Further, Section 58(2)(p) says that gross residuary income of the assessee shall include the value of unexplained money, bullion, jewellery or other valuable articles owned by him. However, clause (p) is silent about the year in which this money, bullion, jewellery and so on are to be taxed. In the absence of this, the onus would be on the AO to prove the year in which the assessee became the owner in order to tax these things. Experience shows that for the AO to prove the exact year of purchase of these things is well nigh impossible in almost all cases as no such evidence is discovered in the searches carried out and that was why, in the IT Act of 1961 it was provided in the corresponding Section 69A that the value of these things was to be taxed in the financial year in which the assessee was “found” to be the owner. A similar stipulation was required in the DTC. Therefore, despite this provision being there in the statute book, the AO will not be able to tax these things because of careless drafting and, again, all the effort of carrying out searches in order to collect proper revenue from tax evaders will come to naught.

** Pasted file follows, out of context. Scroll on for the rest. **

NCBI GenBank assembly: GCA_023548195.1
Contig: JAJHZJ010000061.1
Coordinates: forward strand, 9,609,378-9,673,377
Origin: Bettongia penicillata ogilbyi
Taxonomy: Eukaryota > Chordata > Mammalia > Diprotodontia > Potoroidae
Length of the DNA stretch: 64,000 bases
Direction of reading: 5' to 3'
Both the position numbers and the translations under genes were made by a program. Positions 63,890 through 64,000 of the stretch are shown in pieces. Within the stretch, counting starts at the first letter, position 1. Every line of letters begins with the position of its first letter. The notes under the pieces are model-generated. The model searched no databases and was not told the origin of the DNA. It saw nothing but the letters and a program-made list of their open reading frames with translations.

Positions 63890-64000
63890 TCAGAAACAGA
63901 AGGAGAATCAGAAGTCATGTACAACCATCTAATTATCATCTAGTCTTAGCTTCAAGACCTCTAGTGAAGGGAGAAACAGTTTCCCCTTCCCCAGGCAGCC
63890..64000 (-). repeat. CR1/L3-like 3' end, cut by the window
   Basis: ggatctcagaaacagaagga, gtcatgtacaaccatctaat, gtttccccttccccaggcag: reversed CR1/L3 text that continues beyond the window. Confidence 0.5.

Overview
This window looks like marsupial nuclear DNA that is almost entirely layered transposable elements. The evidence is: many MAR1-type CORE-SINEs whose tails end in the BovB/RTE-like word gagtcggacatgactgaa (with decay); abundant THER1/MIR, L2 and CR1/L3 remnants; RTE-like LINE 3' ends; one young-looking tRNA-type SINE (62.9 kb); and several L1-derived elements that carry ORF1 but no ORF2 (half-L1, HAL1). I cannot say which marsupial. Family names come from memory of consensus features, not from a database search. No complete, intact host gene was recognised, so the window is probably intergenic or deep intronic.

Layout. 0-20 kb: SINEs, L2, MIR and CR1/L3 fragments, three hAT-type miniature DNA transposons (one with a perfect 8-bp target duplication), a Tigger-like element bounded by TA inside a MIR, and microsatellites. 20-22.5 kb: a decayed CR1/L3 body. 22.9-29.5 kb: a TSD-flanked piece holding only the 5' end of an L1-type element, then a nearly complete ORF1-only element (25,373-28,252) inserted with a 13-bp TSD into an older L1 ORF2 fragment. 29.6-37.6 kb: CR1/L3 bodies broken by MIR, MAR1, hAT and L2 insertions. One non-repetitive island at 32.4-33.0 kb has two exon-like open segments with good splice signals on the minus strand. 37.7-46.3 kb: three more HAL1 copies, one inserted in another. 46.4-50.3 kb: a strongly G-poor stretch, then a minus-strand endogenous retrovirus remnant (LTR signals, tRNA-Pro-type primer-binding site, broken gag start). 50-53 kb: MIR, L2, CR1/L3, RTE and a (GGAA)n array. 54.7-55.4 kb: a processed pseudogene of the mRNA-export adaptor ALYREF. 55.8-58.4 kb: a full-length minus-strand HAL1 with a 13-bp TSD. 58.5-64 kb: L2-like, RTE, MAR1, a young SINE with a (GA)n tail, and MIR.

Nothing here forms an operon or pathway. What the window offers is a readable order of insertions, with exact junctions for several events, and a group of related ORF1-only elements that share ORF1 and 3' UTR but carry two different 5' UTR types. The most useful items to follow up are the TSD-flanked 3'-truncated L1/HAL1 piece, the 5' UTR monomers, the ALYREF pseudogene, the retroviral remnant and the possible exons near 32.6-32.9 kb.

The more you read the DTC Bill, the more you find such errors, pitfalls and loopholes. Some are obvious and literally stare you in the face as soon as you open the document and read a section, others are not so obvious. If so many are detectable at this stage, it is horrifying to think what will happen when clever assessees and their lawyers put their heads together to find holes in the DTC once it is put into operation. It needs extensive modification, failing which the Ministry of Finance should brace for a series of amendments before, as they say, even the ink is dry on it as well as for the cynicism of honest taxpayers and the ridicule of the dishonest ones. Meanwhile, there will be incalculable loss of revenue as well!

- with inputs by Nipun Jain

(Narindar Singh was a member of the CBDT, New Delhi)

No comments:

Post a Comment